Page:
In the year 1704, the brigantine Charles commandeered by a piratical crew took refuge in Marblehead Harbor.
The year before, the Charles had left Boston on a privateering expedition against the French. The crew, taking advantage of the illness of their captain, Daniel Ploughman, locked him in his cabin until he died of illness and/or starvation and later threw his body overboard and elected Lt. John Quelch captain in his place.
Several weeks later, the Charles was off the coast of Brazil, and during the next three months Quelch made nine captures of Portuguese vessels.
These vessels were the property of the king of Portugal, an ally of the queen of England. From them, Quelch secured rich booty, including gold dust and silver coins taken from vessels leaving Brazil.
When Quelch planned his descent on Portuguese shipping, he may not have known of the treaty of Methuen and alliance between Great Britain and Portugal that was signed in May of 1703.
Upon their return to Marblehead, the men exhibited such an unusual amount of treasure that the people of Marblehead became suspicious of Capt. Quelch, his crew and the voyage that they had just completed.
The silver coins that Quelch’s men spent in local shops and taverns were later confiscated by the authorities.
The owners of the vessel also became suspicious.
The owners of the vessel contacted the secretary of the province and the attorney-general. This was in May of 1704 following the publication of the news of the arrival of the Charles, and the attorney-general at once set out to capture Quelch and his crew.
Lt. Gov. Povey issued a proclamation informing the public of the crime of piracy committed by John Quelch and his men, which called for their arrest and seizure of the gold and silver they stole from the Portuguese.
Within two days, the attorney-general had John Quelch and several of his crew in custody.
The rest of the men were later arrested after they had fled by boat to the Isles of Shoals.
The governor’s announced intention of a prompt trial resulted in the holding of a court of admiralty in Boston within days of the arrests.
‘Court of Admiralty for the Trial of Pirates’
On June 13, 1704, Joseph Dudley, Esq., “captain-general and governor in chief of the provinces of the Massachusetts Bay in New Hampshire and New England in America,” sat as president of the court. With him were Lt. Gov. Thomas Povey; the lieutenant governor of the province of New Hampshire, John Usher; Daniel Byfield, judge of the vice admiralty; Samuel Sewall, first judge of the province of the Massachusetts Bay; Jahleel Brenton, Esq., collector of her majesty’s customs in New England; her majesty’s council in the province of the Massachusetts Bay, 12 in number; and Isaac Addington, Esq., the secretary of the province.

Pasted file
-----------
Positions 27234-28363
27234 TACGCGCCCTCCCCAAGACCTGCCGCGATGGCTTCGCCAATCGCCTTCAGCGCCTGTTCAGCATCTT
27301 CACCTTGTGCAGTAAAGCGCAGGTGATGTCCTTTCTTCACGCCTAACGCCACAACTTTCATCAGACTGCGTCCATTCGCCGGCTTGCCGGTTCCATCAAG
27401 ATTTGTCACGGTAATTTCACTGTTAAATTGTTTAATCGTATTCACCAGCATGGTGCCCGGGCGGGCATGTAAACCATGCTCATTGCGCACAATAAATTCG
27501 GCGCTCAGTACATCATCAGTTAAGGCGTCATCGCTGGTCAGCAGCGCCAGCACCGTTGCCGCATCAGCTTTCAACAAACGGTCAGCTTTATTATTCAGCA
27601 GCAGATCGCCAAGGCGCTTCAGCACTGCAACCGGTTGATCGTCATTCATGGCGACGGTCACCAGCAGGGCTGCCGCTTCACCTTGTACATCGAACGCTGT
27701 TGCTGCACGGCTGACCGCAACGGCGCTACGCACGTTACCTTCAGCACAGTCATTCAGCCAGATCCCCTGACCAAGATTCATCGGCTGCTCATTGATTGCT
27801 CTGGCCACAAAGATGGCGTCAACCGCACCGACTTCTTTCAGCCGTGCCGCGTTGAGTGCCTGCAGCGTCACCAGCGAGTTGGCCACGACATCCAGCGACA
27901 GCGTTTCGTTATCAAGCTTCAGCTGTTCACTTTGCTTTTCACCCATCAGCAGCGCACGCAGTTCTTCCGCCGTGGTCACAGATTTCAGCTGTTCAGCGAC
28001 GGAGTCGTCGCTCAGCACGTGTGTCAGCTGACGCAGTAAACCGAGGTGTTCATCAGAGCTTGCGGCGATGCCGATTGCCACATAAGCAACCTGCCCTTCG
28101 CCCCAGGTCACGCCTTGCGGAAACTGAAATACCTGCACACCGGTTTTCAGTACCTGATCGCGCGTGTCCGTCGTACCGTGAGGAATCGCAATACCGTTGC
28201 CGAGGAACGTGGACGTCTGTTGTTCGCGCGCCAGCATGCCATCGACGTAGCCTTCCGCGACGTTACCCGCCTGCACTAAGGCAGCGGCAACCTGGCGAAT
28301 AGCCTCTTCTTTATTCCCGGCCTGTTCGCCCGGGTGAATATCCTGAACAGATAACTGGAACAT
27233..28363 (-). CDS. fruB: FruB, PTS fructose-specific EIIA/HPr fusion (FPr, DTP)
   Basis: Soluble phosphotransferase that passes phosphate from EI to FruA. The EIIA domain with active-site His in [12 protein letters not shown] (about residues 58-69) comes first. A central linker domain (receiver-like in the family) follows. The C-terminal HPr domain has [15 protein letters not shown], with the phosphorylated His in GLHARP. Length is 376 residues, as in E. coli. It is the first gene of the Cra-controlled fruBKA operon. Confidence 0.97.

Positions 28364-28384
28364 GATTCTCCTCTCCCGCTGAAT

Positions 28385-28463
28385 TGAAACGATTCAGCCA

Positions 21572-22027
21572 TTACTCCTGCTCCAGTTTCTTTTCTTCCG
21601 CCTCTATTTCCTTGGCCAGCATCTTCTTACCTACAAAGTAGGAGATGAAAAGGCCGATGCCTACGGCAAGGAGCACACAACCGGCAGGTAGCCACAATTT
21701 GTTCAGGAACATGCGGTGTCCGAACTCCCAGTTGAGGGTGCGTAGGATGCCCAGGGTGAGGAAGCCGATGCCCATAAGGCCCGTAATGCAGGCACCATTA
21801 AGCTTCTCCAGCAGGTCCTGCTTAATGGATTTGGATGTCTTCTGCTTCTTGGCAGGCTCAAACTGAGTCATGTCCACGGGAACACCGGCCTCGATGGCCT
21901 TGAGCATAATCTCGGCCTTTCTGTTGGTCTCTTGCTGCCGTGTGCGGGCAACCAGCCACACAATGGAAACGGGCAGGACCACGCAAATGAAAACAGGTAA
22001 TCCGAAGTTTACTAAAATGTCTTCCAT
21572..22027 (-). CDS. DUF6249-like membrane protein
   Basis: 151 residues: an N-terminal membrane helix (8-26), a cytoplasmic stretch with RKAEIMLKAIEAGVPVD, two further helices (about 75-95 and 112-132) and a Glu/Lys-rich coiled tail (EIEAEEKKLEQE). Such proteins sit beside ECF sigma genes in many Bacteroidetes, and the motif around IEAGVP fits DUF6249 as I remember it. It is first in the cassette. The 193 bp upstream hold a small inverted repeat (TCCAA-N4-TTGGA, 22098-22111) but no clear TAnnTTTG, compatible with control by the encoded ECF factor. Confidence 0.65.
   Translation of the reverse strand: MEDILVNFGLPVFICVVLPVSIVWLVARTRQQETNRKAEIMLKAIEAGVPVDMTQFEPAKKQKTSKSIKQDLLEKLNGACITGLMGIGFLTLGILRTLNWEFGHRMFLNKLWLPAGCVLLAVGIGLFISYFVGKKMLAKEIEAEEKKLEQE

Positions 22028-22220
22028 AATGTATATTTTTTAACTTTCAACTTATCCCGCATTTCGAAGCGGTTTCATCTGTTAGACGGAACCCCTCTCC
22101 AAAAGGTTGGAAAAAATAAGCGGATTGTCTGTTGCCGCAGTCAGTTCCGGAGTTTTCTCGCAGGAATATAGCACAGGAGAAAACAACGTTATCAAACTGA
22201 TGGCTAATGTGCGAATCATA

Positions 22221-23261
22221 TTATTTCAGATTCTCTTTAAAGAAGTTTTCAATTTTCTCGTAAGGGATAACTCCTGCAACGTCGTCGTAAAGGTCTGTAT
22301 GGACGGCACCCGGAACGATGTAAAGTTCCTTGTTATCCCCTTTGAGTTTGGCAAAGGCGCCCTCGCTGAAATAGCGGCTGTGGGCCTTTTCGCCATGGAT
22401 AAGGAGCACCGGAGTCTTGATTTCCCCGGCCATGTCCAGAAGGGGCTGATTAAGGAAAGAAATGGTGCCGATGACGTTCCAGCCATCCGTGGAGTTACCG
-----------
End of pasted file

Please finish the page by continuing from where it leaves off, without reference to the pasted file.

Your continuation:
Fifteen of Quelch’s men pleaded not guilty, and three pleaded guilty.
John Quelch pleaded not guilty.
In the end, seven men were found guilty of the charges of piracy and murder, including John Quelch. They were sentenced to death.
On June 30, 1704, Quelch and his men were taken to the gallows for execution.
Final words of John Quelch
Quelch’s final words were, “I am not afraid of death, I am not afraid of the gallows, but I am afraid of what follows; I am afraid of a great God and a judgment to come.”
He then pulled off his hat and bowed to the crowd before being hung.
Pirate booty and Isaac Newton
All the confiscated gold and silver was weighed and turned over to the province treasurer for safekeeping. It was later sent to England as property of the British Crown.
In March of 1705 or 1706, Sir Isaac Newton watched as his assistants lugged a large, securely nailed and corded wooden chest into his office at the Royal Mint.
Newton, having made his fame as a mathematician and astronomer, had become master of the Royal Mint in 1699.
The father of modern physics who shaped our notions of light and motion, time and space, also dabbled in alchemy. It was from alchemy’s spurring that he developed a keenness for metallurgy. This in turn made him particularly well suited for the job of mint master.
John Quelch and his men had stolen nearly 800 ounces (50 pounds) of gold dust and silver coins from Portuguese ships. In today’s money, it would have been worth close to $1 million!
Wallace Dana Weed of Marblehead wrote a poem about Capt. John Quelch.
“Johnny Quelch Marblehead, 1704
Off the coast of old Brazil, Johnny Quelch.
The sharks have had their fill, Johnny Quelch.
And it’s you they’ve got to thank, that the rope bound bodies sank, that have walked you are cursed plank, Johnny Quelch.
The foul deeds you’ve done, Johnny Quelch.
Lie putrid to the sun! Johnny Quelch!
For you starved your captain bold, like a rat, down in the hold, and the Black Flag did unfold! Johnny Quelch.
And you sailed for southern seas, Johnny Quelch.
Helpless merchantmen to seek, with the Black Flag at your peak and your hands with the blood a-reek, Johnny Quelch.
Do you think all honors dead, Johnny Quelch?
That you’ve dared all Marblehead, Johnny Quelch?
Do you think us all so meek?, Johnny Quelch?
Do you think us all women weak?
Now we’ve got you by the wool! Johnny Quelch!
That our streets you boldly seek? Johnny Quelch? Now we’ve got you by the wool! Johnny Quelch!
Oh, your sailing log is full! Johnny Quelch! Now we’re going to see that you and your blood, murdering crew, get your well-earned devil’s due, Johnny Quelch!
To the pirate still at sea, Johnny Quelch, a warning you shall be, Johnny Quelch.
you shall hang until you’re dead.
that your breed may feel a dread
of a berth in Marblehead!”
Mark Hurwitz is a Marblehead resident.